Each year on March 8, we celebrate International Women’s Day and the achievements that are helping to create a more possible world for women.
So how have we done in the past year? Is the world a fairer and more equal place when it comes to women’s health?
Well, let’s start with the good news. Overall, we’re living longer. If you’re born in the United States, women can now expect to live to just over 80 years. Australian women get 85 years on average and British women 83 years.
That’s a huge increase over a century ago, when most of us lived for just 53 years.
The bad news is that the pandemic has NOT helped our health span – which is how long we live without significant health issues.
A survey of more than 14,000 women in Australia showed that, thanks to the pandemic, 32% of women had missed a dental appointment, 18% had missed a GP health check, and 8% had missed breast cancer screening.
Health policy leaders are increasingly recognizing that women are not just smaller men.
Yes, women are different biologically, AND have different family responsibilities and different access to care.
Shockingly, between 1997 and 2001, 10 prescription drugs were withdrawn in the US, eight of which were more dangerous for women than men.
Finally recognizing this biological difference, the European Commission recently published its Gender Equality Plan making it compulsory for funded research to include an analysis of the differences between men and women.
In the past year, the UK Government also published its first health strategy for women in England.
Women tend to live longer than men, but, as the UK government noted, more female years are spent with ill health and disability.
Prevention is key, and the creation of women’s health hubs that offer a range of services in one place will help.
That’s great, but while we wait for nirvana, we need to build and strengthen our health span every day.
I have heard over and over again women having to figure out their own way to stay healthy.
Over 97,000 women input into the UK Government strategy. They reported their main source of health information as family and friends (74%), then Google (71%), followed by online search engines and blogs (69%); all ahead of their GP or healthcare professionals (59%).
Informal networks are key. Most of us can remember the Jane Fonda aerobic workout videos of the 1980s. In 1984, the World Almanac listed Jane as the fourth most influential woman in the world, behind Mother Teresa, Margaret Thatcher and Nancy Reagan.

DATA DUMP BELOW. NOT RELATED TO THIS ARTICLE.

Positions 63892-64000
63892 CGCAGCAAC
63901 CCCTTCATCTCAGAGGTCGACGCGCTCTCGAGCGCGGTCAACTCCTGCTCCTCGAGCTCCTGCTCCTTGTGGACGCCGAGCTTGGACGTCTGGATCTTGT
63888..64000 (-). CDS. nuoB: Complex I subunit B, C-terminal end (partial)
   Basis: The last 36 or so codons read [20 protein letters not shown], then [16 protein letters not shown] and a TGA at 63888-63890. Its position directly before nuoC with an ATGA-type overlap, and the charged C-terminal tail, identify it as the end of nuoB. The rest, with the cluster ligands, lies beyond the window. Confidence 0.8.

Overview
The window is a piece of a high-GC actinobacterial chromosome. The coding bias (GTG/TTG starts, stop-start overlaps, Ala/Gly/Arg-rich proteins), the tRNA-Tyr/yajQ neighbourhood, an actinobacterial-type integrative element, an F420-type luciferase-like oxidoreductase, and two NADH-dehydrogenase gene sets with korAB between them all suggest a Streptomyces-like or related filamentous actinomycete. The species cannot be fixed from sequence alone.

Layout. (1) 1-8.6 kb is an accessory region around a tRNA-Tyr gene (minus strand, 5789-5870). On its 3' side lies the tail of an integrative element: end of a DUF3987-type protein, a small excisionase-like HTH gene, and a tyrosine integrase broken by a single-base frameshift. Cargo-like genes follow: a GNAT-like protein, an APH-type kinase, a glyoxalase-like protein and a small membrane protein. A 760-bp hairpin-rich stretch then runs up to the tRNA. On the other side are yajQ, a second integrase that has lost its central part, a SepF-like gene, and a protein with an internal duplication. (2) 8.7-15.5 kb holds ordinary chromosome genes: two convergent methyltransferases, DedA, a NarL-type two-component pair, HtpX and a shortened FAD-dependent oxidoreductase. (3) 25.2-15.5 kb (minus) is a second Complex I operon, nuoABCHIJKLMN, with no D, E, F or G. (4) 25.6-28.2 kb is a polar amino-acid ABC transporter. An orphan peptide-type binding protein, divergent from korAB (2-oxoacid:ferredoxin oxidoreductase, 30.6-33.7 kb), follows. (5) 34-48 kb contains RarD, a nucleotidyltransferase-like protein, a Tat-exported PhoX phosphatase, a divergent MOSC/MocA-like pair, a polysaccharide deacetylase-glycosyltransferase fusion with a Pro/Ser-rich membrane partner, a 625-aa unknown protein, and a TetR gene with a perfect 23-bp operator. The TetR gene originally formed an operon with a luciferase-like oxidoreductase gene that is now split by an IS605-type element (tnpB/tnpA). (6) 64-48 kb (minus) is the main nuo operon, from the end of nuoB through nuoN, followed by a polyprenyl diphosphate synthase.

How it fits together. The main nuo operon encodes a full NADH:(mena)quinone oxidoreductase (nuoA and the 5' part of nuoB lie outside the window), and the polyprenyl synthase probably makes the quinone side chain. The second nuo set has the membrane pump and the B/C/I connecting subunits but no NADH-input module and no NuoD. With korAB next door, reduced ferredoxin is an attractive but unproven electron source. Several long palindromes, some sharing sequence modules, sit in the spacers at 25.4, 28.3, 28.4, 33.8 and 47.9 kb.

Jane Fonda made fitness a feminist cause. Now, 40 years on, we’ve realized that lycra and leggings can only get us so far. Regular exercise IS a really important ingredient of health.
But there are other ingredients, and we can measure the difference they make. Staying healthy is a daily habit: it’s what exercise we take, what food we eat and how many hours of good sleep we get. There are 101 small things we can do every day to get a little stronger.
And we can measure the difference these little steps make.
I’m not a healthcare professional, but I do have a degree in the science of DNA, molecular genetics to be precise, and have worked in the pharmaceutical industry for the past 20 years.
So, here are the five main tests I take regularly to measure my health.
This is usually done as part of an annual well-woman checkup. Ask your doctor to give you the numerical results in a report so you can track changes over time. Pay attention to measures of vitamin D (a lot of us don’t get enough), HbA1c (sugar in our blood over time), cholesterol and fats.
Most countries offer what’s called a DEXA bone scan, which shows our bone density. If you can, have one bone scan a year so you can track changes over time and top up your calcium intake if needed.
It’s an oldie but a goodie. How much we weigh affects our metabolism. Here’s a handy calculator.
Yes, it’s uncomfortable, but it’s still the most widely available way to detect breast cancer early.
Another key cancer detector. Most countries start scanning around the age of 50. Again, it can be uncomfortable but it’s worth it.
There is now so much science around how and why we age that we’ve gone beyond Jane Fonda’s era of let’s get physical to let’s get biological.
It is now increasingly possible to read, understand and act on your own biology, and that alone is a great reason to celebrate International Women’s Day.
What can I measure today to check that I’m healthy? Is my well-woman annual check due? Am I eligible for a DEXA bone scan? Am I up to date with my cancer screenings?
Tags Healthy Aging